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1 in 9 kids in U.S. has received an ADHD diagnosis, according to new study


About 1 in 9 children in the U.S. between the ages of 3 and 17 have been diagnosed with ADHD. That is according to a new report from the Centers for Disease Control and Prevention. NPR's Maria Godoy has more.

MARIA GODOY, BYLINE: Researchers found that in 2022, 7.1 million kids and adolescents in the U.S. had received an ADHD diagnosis at some point in their lives. That's 1 million more children than in 2016. Study author Melissa Danielson is with the CDC's National Center on Birth Defects and Developmental Disabilities. She says the jump in diagnoses isn't surprising because the data were gathered during the pandemic, which saw a rise in kids dealing with other mental health issues.

MELISSA DANIELSON: They might have been the result of a child being assessed for a different diagnosis - something like anxiety or depression - and their clinician identifying that the child also had ADHD.

GODOY: In the past, boys have been diagnosed with ADHD at about 2 1/2 times the rate of girls. But the new report found that gender gap is narrowing. Danielson says that likely reflects a greater awareness of the different ways ADHD can manifest in children.

DANIELSON: ADHD previously - like, decades ago - had been thought of as a disorder of kind of hyperactive younger boys.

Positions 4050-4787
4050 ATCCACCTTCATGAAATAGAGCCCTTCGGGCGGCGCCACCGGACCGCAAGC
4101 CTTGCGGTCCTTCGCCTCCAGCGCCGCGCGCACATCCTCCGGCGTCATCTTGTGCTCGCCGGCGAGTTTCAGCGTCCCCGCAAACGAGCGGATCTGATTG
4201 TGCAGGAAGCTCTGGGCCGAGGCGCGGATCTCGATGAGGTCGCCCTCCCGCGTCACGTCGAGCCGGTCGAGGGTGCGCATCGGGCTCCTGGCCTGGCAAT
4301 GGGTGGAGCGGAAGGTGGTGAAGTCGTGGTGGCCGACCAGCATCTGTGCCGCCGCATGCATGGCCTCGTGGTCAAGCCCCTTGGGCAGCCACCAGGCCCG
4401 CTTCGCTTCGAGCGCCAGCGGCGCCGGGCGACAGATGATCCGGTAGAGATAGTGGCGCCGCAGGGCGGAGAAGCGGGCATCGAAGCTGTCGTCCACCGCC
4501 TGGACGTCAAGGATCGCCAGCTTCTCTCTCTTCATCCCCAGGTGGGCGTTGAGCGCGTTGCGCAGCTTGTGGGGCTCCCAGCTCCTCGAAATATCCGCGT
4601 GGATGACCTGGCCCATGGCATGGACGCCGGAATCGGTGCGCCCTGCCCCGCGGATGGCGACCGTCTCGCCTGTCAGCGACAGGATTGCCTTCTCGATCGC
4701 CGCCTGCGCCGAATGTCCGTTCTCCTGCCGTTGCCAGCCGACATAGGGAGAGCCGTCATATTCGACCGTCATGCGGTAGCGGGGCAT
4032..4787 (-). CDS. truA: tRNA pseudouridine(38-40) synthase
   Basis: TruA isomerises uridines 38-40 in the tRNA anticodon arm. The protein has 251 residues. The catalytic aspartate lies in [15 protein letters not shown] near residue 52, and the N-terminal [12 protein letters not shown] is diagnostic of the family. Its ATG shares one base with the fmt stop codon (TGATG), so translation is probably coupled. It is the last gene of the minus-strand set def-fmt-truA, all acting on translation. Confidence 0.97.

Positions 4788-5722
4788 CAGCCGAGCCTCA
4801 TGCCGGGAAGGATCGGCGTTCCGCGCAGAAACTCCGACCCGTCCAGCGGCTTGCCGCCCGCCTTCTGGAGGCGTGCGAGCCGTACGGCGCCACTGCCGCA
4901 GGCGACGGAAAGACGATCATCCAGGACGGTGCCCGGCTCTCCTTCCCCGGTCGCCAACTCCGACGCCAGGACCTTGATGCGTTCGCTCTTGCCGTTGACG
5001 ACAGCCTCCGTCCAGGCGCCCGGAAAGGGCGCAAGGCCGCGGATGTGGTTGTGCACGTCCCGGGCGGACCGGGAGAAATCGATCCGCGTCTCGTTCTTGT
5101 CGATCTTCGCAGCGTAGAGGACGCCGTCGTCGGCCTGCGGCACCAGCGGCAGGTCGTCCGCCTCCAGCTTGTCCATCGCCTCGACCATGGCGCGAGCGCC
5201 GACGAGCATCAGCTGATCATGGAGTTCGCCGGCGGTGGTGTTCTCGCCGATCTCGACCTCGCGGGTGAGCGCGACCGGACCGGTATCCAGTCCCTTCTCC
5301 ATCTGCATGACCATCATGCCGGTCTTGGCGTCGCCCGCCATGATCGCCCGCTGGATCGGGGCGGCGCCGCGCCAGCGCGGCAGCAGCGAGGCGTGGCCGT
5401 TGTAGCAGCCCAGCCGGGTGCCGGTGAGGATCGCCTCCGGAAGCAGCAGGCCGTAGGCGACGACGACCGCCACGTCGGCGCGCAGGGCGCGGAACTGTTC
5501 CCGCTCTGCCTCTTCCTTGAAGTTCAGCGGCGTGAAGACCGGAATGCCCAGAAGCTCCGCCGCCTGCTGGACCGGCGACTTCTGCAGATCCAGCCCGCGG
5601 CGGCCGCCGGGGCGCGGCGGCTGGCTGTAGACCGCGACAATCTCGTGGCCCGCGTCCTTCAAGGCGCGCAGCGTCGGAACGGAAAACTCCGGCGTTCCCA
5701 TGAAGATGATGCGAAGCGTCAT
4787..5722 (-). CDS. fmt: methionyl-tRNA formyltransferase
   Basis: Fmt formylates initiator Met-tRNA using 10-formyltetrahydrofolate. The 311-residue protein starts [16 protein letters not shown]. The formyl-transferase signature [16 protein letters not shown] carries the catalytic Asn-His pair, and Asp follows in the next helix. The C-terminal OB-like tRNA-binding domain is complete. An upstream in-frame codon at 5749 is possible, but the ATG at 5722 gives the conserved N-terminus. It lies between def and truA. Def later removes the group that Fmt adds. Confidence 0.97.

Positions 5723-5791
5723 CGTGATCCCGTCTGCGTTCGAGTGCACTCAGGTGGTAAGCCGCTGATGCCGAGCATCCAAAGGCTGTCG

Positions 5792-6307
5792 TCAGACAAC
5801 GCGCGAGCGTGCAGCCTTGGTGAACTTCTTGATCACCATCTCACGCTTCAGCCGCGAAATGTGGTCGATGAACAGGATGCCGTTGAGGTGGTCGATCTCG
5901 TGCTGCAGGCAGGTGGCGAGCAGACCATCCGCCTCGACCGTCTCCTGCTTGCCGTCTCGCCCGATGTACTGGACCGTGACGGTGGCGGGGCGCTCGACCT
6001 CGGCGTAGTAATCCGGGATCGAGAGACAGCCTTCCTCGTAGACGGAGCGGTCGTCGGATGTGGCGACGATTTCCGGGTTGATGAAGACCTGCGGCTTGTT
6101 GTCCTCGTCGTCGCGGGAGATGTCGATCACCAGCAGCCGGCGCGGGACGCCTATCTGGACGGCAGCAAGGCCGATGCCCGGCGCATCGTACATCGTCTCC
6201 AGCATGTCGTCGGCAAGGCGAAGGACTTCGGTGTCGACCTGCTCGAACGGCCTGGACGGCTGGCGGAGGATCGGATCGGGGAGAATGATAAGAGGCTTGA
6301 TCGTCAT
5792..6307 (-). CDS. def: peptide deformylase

GODOY: But doctors now know that in girls, ADHD tends to show up more as inattention.

DANIELSON: They'll be daydreaming or have a lack of focus or be hyper-focused on a particular task that maybe is not the task that they need to be focused on.

GODOY: The report found that just over half of kids with ADHD were being treated with medication. That's down from 2016. Dr. Max Wiznitzer is a professor of pediatric neurology at Case Western Reserve University. He points to something else concerning.

MAX WIZNITZER: Worse than that, less than half are getting behavioral therapies.

GODOY: Wiznitzer says that treatment for ADHD involves a two-pronged approach. Medication can help control symptoms of hyperactivity and inattention, but therapy is also needed to teach kids and their parents strategies that can help them do better at school and at home. Researchers say that's why increased awareness and diagnosis of ADHD is so important - so kids can get the help they need to manage the condition. The new report appears in the Journal of Clinical Child and Adolescent Psychology. Maria Godoy, NPR News.

(SOUNDBITE OF NIALL HORAN SONG, "THIS TOWN") Transcript provided by NPR, Copyright NPR.

NPR transcripts are created on a rush deadline by an NPR contractor. This text may not be in its final form and may be updated or revised in the future. Accuracy and availability may vary. The authoritative record of NPR’s programming is the audio record.

Maria Godoy is a senior science and health editor and correspondent with NPR News. Her reporting can be heard across NPR's news shows and podcasts. She is also one of the hosts of NPR's Life Kit.